There’s one security flaw in Android that has been there for a while now, but almost no one is aware of this – that apps have the ability to monitor the network activity of other apps without even asking for special permissions. To be clear, apps cannot read or detect the content of the network traffic, but they can determine what apps cause incoming or outgoing connections, and they know what servers these apps connect to. Android P is finally putting an end to this.

A recent commit to the Android Open Source Project aims to “start the process of locking down proc/net.” There is currently no restriction on apps accessing /proc/net, and as such they can read from this data to parse your device’s network activity. This is something that has to be closed down.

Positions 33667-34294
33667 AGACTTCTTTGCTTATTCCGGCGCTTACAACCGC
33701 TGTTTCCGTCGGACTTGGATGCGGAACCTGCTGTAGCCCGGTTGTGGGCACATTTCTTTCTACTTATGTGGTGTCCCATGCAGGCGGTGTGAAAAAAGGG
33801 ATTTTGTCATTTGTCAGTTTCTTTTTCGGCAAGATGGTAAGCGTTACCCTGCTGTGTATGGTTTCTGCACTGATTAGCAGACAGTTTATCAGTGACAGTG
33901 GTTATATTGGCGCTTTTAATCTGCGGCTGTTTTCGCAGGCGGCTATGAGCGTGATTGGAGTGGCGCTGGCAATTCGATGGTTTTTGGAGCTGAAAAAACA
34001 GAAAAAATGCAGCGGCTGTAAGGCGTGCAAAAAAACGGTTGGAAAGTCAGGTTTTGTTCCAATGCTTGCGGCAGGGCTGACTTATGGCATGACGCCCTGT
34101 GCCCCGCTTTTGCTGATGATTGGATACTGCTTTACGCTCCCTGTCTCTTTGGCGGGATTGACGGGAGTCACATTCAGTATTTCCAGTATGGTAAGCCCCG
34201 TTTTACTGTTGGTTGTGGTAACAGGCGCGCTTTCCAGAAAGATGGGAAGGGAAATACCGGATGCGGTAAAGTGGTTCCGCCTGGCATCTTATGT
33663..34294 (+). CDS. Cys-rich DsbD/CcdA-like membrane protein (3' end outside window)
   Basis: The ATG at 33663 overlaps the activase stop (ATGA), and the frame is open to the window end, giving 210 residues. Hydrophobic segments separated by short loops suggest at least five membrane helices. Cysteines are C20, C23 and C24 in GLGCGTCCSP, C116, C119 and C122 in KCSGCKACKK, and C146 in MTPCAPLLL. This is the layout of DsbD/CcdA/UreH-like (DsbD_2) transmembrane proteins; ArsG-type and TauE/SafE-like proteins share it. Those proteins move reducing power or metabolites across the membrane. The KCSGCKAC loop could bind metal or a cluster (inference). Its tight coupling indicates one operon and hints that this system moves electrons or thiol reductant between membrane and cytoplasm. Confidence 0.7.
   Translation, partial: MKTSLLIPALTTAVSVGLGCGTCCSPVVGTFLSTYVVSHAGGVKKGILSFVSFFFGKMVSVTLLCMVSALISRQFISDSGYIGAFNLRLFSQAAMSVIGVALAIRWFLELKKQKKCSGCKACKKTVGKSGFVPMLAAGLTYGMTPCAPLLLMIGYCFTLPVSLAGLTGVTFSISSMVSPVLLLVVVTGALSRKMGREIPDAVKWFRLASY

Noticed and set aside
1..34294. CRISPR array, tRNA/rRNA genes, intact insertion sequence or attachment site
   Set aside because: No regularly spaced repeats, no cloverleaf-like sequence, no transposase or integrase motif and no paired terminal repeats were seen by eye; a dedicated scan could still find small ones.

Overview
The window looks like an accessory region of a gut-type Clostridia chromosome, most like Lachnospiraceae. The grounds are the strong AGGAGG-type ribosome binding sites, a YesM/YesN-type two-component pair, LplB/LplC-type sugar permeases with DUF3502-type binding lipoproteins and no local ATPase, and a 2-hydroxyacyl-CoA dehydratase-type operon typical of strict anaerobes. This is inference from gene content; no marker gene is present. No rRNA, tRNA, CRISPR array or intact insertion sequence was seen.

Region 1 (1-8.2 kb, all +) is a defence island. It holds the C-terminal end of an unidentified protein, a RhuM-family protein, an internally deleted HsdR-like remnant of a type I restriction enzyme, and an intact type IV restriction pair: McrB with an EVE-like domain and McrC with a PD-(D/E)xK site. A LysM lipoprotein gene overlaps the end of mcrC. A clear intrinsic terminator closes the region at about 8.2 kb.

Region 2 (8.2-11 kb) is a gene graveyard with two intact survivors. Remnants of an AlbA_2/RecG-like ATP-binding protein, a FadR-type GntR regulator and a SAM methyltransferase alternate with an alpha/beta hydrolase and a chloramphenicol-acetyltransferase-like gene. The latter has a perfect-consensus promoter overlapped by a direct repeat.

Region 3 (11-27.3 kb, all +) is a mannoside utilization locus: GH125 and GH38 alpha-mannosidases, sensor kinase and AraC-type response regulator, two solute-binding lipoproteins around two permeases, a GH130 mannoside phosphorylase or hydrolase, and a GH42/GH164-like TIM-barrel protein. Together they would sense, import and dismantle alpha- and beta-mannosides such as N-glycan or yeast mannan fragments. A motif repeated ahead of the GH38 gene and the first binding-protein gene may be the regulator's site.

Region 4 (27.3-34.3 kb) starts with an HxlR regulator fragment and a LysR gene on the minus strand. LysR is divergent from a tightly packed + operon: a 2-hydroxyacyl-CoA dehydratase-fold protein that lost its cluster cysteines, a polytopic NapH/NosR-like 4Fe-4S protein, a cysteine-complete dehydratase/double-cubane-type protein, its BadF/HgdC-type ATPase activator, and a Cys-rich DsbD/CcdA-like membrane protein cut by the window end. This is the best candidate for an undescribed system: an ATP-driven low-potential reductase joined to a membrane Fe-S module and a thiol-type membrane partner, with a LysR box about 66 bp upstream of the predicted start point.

But thanks to changes in Android P, access to some of this information will be restricted. In particular, only designated VPN apps can get access, and it will only be to some of these files. For compatibility purposes, it looks like that apps which have API levels lower than API 28 will still have access for now. It might take until 2019 – when apps will be required to be at API level 28 – for Android to better control unrestricted access.

We are hoping to see this change come soon to a version of Android P Developer Preview, so developers can start testing out how this will affect their apps. It’s a very small change, but it will have great implications for the overall security of Android. We can all also hope that this fix will be brought to earlier Android versions as well, maybe through a monthly security patch update.